The food service industry was shaken when restaurant chain Chipotle had multiple, widespread food safety outbreaks, spanning various states. The incidents understandably made consumers anxious and, as a result, Chipotle’s sales plummeted. It took considerable time and effort to reassure a nervous public that it was, indeed, safe to eat at Chipotle again.
Their tagline, food with integrity, was meaningless when various mistakes were sickening their guests. During (and after) these outbreaks, Chipotle had to review its protocols. Among other things, they sanitized impacted restaurants, examined their food sources, and reminded employees of safety protocols—like not to come to work when ill.
All restaurants should create and implement a food safety culture that emphasizes safety, cleanliness and following well-established protocols. Ensure that your food safety culture that starts at the top, with buy-in from leadership. Demonstrate that food safety is a priority that must be taken seriously by every employee, during every shift, and with every meal. By emphasizing the importance of food safety, your employees will work continuously toward the mission that you’ve implemented.
Every restaurant experiences kitchen chaos—it’s the nature of the industry. Busy shifts mean some employees may take occasional “short-cuts." In my role as a food safety trainer and inspector, I often see examples of this—such as employees not washing their hands regularly because they “don’t want to walk all the way across the kitchen” to the handwashing sink. Or they use the same board to cut raw poultry and then ready-to-eat foods like salad greens, cross-contaminating the vegetables with dangerous bacteria. Perhaps they don’t bother using a food thermometer to check the internal temperatures of the hamburgers they’re grilling and, as a result, serve undercooked meat. Any of these decisions could result in a foodborne illness incident, potentially harming (or even killing) your guests.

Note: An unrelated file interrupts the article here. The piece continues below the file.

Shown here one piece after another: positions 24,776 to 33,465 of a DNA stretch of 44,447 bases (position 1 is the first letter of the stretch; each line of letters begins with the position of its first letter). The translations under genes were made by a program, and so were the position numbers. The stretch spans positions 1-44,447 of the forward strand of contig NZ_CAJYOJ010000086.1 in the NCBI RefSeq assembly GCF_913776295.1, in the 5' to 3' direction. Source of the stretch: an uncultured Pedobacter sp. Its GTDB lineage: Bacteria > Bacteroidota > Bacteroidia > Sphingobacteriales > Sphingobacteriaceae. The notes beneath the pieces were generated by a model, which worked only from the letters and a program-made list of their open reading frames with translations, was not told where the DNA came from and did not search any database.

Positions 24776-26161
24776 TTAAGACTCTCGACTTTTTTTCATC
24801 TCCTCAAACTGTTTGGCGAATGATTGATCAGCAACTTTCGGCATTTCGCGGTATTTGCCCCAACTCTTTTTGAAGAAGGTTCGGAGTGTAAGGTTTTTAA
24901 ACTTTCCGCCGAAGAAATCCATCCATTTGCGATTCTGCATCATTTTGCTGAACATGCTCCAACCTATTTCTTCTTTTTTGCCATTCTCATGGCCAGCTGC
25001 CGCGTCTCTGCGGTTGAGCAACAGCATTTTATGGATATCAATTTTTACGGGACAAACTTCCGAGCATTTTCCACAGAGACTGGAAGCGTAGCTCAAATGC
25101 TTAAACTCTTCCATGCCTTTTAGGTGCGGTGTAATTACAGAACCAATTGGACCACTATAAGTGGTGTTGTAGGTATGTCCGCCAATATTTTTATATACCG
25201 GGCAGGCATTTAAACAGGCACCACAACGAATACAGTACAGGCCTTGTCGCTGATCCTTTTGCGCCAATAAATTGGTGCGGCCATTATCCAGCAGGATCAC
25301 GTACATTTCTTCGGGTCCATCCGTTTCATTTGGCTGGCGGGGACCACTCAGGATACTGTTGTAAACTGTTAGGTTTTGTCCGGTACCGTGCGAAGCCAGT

Major foodborne illness incidents and outbreaks seem to be increasing. Even innocent or careless mistakes can sicken guests and ruin a restaurant’s reputation. Foodborne illnesses are 100 percent preventable, and could be avoided if restaurants—and other food service organizations—adopted a food safety culture. This includes providing ongoing education/training, regularly holding inspections, and implementing proper food safety protocols. Ensure that you’re operating safely—for every shift, with every meal.
To create and maintain a food safety culture, your restaurant should:
Start at the top. Ensure that your company leaders are practicing what they preach, and setting a good example for employees to follow. Demonstrate a strong commitment to food safety, and emphasize that anything less than 100 percent effort simply won’t be tolerated.